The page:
MARILYN GEEWAX: I think there really is broad agreement. There’s — I can’t think of anybody, really, who would say, “No, it’s a great idea to keep owning hotels a couple of blocks from the White House and having people feel pressured to stay at your hotel when” — I mean, it just — it’s pretty much second grade stuff to see that there could be all sorts of conflicts of interest.
He’s going to be shaping foreign policy, and he has businesses in something like 20 countries. He literally has some position in hundreds of companies over all of these different parts of the world. It would be impossible to separate out when is someone trying to win his favor, or curry favor by boosting his business and when aren’t they? It’s really pretty obvious that you need to have a big, very high wall — if you’re going to build a wall, that’s the one you want to build — between your business and your job as president.
JUDY WOODRUFF: Well, we don’t know what he’s going to do for sure, but, Richard Painter, one of the things he said is that he wants his sons — or suggested that he wants his sons to take over the business. Would that provide a measure of separation?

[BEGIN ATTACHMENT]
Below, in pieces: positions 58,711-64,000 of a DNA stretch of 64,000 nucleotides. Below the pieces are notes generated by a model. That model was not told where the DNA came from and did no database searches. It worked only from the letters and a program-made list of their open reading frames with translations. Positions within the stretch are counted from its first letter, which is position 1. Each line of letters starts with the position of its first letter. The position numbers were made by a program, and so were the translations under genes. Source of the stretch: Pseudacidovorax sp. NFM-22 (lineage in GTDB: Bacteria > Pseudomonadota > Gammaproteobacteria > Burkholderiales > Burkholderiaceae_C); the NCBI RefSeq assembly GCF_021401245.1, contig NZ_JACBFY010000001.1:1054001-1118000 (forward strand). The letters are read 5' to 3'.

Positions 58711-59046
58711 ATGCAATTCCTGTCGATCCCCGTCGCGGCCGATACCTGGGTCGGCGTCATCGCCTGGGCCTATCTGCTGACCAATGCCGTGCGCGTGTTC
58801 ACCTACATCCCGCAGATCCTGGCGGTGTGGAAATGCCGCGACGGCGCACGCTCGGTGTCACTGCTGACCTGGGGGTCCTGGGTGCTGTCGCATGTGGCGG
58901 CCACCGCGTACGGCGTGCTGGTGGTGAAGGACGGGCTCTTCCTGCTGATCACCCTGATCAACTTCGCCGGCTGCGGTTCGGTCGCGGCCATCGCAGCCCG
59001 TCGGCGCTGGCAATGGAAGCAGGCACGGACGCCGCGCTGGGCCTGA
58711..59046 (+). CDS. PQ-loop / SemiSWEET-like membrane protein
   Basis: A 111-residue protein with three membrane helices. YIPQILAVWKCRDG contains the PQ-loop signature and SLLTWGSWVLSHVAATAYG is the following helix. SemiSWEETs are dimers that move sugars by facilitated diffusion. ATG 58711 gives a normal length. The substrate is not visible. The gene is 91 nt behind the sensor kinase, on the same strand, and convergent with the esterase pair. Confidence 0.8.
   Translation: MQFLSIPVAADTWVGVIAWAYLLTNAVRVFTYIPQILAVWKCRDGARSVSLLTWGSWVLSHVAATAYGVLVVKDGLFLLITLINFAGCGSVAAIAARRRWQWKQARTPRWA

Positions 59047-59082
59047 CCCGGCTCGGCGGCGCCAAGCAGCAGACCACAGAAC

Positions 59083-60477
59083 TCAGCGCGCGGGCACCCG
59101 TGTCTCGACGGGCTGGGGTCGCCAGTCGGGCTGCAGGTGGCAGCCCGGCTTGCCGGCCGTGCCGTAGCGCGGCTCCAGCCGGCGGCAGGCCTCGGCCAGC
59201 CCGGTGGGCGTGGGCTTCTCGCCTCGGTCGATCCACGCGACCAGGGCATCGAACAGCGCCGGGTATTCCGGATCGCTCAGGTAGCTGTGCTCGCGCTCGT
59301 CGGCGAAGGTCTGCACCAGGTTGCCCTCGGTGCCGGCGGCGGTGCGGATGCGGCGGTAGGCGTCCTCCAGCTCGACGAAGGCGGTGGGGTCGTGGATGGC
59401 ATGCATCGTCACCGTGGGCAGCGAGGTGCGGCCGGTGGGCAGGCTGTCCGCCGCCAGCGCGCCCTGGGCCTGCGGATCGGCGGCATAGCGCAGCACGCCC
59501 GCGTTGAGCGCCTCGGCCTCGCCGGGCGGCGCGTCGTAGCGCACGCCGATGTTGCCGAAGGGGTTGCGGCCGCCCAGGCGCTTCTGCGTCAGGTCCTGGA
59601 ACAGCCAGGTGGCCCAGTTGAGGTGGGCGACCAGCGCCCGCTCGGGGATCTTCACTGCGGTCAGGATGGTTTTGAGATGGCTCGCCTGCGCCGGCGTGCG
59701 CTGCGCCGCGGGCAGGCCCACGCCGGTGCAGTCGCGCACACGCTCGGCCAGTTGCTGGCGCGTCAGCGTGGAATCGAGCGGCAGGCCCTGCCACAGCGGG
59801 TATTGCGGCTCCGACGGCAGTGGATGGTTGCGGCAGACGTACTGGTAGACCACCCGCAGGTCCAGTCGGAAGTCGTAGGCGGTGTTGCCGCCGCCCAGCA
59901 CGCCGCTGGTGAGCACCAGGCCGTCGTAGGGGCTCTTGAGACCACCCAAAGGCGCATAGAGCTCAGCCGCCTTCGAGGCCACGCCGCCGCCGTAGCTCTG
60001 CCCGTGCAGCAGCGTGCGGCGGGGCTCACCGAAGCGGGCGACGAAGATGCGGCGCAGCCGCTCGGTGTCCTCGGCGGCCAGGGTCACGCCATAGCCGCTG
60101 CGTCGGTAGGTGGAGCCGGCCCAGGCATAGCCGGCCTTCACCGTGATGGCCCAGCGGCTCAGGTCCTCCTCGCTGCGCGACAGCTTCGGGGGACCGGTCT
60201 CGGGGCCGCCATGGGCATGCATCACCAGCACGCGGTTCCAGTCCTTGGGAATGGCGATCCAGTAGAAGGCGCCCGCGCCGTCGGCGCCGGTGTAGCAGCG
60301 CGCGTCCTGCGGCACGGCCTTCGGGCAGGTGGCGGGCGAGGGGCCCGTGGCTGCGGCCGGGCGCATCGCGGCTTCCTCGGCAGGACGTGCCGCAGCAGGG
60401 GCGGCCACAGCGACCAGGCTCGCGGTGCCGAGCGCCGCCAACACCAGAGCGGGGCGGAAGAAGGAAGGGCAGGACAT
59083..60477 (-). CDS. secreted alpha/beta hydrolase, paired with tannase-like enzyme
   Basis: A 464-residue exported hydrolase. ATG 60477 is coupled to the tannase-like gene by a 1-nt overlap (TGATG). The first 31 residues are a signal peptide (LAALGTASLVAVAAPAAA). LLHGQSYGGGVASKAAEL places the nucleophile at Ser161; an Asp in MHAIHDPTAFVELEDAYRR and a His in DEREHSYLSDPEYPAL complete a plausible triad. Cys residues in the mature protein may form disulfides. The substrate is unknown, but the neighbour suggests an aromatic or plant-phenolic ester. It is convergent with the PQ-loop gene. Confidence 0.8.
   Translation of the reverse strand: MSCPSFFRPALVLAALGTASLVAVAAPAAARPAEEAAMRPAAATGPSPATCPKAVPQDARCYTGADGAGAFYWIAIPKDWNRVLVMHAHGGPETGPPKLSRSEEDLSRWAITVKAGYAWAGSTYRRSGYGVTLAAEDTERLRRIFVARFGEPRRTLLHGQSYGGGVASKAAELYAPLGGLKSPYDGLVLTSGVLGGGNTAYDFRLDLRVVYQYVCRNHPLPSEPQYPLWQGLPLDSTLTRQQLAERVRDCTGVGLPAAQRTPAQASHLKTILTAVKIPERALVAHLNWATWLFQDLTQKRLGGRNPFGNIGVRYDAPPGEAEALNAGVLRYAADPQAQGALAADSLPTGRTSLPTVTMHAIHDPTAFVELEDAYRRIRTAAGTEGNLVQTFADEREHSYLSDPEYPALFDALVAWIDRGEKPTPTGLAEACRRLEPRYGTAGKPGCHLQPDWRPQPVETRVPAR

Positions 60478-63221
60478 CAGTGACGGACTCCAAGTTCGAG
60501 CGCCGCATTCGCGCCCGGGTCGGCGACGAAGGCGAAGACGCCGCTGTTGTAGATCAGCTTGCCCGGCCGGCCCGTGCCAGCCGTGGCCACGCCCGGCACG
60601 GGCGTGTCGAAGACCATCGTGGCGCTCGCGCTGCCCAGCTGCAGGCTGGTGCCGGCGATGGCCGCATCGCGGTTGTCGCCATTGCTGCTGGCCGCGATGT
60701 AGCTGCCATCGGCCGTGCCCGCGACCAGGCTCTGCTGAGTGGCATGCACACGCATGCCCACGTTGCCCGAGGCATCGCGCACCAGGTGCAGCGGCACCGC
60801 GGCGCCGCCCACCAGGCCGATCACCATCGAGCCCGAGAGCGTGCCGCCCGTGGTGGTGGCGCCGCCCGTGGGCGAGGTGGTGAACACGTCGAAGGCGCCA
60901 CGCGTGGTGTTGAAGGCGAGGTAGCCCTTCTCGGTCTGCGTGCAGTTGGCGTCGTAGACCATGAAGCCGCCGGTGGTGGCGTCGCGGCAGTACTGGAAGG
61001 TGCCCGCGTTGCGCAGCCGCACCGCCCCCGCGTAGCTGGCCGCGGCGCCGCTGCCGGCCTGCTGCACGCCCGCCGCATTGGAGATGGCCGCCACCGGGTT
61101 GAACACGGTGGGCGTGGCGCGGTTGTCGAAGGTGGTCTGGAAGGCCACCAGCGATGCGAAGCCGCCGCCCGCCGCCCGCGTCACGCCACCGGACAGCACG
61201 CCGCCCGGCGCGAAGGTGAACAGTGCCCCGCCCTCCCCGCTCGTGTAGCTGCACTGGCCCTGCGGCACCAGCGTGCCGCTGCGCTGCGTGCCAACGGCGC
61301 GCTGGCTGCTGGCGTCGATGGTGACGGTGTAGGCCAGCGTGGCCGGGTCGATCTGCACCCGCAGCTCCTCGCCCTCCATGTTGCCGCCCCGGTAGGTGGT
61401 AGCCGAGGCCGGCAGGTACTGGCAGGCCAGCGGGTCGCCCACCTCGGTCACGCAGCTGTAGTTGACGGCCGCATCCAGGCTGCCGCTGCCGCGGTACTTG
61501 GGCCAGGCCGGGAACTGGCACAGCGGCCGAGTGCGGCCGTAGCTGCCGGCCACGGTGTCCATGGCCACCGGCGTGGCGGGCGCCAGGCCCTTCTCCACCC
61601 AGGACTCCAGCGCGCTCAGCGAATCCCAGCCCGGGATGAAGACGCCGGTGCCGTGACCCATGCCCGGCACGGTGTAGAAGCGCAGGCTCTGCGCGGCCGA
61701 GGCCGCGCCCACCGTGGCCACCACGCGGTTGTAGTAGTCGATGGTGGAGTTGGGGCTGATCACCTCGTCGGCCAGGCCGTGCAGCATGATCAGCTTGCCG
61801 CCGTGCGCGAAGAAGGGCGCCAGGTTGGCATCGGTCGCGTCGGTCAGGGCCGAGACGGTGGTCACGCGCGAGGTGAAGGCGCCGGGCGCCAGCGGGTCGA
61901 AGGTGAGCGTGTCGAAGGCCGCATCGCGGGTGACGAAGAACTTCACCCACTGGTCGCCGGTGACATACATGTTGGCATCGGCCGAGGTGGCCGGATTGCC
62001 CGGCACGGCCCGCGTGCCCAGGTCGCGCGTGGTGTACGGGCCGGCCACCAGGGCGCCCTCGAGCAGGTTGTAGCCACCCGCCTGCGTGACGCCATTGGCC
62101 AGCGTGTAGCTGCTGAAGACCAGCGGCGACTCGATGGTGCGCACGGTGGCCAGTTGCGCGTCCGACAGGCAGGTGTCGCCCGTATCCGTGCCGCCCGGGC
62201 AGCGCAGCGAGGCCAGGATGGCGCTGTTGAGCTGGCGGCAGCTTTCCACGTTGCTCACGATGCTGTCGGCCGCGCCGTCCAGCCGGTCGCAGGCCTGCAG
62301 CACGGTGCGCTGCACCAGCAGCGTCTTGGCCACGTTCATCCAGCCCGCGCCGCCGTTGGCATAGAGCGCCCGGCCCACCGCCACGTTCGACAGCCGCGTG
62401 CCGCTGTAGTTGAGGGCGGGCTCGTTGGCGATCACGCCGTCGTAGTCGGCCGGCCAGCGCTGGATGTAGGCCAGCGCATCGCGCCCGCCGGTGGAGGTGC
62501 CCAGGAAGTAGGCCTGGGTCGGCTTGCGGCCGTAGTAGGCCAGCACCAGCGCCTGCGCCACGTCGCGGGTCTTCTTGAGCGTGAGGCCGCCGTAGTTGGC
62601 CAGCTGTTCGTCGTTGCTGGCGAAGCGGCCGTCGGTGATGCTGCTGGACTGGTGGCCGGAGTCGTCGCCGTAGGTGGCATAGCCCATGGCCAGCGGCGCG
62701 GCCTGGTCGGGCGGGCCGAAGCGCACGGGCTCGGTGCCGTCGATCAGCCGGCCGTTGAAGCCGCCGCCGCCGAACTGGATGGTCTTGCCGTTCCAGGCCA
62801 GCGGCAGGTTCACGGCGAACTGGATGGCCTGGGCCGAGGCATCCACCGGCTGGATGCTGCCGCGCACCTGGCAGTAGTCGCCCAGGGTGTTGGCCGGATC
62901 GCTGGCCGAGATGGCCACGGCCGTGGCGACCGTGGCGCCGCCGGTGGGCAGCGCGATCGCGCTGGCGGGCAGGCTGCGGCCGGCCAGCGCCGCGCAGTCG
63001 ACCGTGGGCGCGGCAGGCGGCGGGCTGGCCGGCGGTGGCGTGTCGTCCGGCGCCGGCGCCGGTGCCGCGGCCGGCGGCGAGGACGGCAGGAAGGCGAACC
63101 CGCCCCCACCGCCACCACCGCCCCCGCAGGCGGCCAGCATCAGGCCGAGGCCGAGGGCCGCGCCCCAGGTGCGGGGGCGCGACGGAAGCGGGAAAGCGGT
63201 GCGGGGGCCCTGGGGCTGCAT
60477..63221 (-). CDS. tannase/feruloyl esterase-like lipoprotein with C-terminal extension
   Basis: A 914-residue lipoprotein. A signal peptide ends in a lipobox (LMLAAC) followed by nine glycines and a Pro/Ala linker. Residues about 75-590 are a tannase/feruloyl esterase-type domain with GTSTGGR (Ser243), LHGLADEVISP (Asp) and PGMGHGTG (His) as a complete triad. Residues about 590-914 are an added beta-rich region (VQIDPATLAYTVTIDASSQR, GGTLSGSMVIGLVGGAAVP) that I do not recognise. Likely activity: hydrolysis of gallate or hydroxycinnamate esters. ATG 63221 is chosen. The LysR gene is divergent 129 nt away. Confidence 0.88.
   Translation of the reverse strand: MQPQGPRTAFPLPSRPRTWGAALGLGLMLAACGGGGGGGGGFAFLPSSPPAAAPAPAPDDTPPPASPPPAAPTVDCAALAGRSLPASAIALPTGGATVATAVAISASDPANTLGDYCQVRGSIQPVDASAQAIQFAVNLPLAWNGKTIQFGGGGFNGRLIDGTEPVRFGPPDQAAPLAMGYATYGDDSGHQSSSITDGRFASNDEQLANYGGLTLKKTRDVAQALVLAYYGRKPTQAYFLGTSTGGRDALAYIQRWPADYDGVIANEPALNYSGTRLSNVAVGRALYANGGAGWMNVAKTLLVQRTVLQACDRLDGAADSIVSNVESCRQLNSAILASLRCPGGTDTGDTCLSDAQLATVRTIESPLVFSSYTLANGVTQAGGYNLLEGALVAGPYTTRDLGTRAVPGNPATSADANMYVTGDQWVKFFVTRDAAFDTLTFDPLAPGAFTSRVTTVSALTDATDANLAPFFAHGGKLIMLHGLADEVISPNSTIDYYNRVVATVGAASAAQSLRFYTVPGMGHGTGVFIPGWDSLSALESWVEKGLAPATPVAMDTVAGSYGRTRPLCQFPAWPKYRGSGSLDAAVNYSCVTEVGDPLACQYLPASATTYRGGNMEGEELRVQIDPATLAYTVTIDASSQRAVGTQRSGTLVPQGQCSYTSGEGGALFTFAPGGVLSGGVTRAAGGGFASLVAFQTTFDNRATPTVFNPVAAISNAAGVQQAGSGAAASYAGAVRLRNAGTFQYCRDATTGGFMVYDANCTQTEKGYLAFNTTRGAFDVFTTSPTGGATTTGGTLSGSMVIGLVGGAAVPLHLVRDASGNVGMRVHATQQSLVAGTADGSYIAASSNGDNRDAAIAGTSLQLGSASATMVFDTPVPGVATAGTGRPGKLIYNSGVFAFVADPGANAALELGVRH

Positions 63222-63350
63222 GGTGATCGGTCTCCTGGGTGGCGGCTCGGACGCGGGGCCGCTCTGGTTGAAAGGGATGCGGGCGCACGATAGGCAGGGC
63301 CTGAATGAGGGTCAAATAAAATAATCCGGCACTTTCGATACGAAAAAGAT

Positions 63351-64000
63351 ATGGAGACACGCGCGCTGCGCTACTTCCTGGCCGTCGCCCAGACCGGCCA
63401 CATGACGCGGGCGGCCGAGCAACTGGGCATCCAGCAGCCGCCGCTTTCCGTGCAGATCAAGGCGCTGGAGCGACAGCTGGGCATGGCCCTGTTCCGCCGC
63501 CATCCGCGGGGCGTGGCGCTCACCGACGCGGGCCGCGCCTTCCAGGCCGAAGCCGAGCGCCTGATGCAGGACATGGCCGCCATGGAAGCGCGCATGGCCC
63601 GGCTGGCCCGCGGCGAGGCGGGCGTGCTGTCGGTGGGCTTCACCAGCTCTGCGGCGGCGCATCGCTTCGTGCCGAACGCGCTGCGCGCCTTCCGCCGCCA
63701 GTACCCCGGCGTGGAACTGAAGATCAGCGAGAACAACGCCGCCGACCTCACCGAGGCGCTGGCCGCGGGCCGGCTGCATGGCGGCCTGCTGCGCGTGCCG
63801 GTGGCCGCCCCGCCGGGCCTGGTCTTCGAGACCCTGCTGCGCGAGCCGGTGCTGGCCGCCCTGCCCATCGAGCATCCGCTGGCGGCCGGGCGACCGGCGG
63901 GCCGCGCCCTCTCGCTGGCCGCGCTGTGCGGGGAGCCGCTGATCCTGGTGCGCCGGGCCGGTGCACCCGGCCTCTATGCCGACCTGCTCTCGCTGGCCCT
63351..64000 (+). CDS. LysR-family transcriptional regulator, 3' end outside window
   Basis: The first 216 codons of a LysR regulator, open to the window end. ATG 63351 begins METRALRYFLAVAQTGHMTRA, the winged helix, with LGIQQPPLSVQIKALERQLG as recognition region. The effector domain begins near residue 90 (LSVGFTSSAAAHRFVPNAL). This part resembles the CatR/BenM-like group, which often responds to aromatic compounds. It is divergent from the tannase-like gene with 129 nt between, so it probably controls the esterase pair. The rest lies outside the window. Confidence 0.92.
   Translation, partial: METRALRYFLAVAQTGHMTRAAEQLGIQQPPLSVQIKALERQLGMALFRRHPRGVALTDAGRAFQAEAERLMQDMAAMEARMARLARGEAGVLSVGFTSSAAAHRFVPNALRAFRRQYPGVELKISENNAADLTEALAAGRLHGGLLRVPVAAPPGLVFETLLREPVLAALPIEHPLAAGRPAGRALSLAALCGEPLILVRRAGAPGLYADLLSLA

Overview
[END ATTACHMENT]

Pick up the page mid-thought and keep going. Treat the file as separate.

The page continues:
RICHARD PAINTER: Well, no, particularly if he’s still going to own the businesses. In order to give them to his son, he’d have to pay the gift tax. I don’t think he likes paying taxes.
So, if he just has his sons manage the businesses, that’s not going to solve any of these problems. If the businesses taking money from the foreign governments, he’s going to be in violation of the Constitution on January 20 if he owns the businesses
JUDY WOODRUFF: Is there a precedent, Richard Painter, for a president — and we know — we don’t typically have billionaires assuming the office of the presidency. But is there any precedent — what is the precedent for a — someone coming into office and figuring out some way to keep his family involved?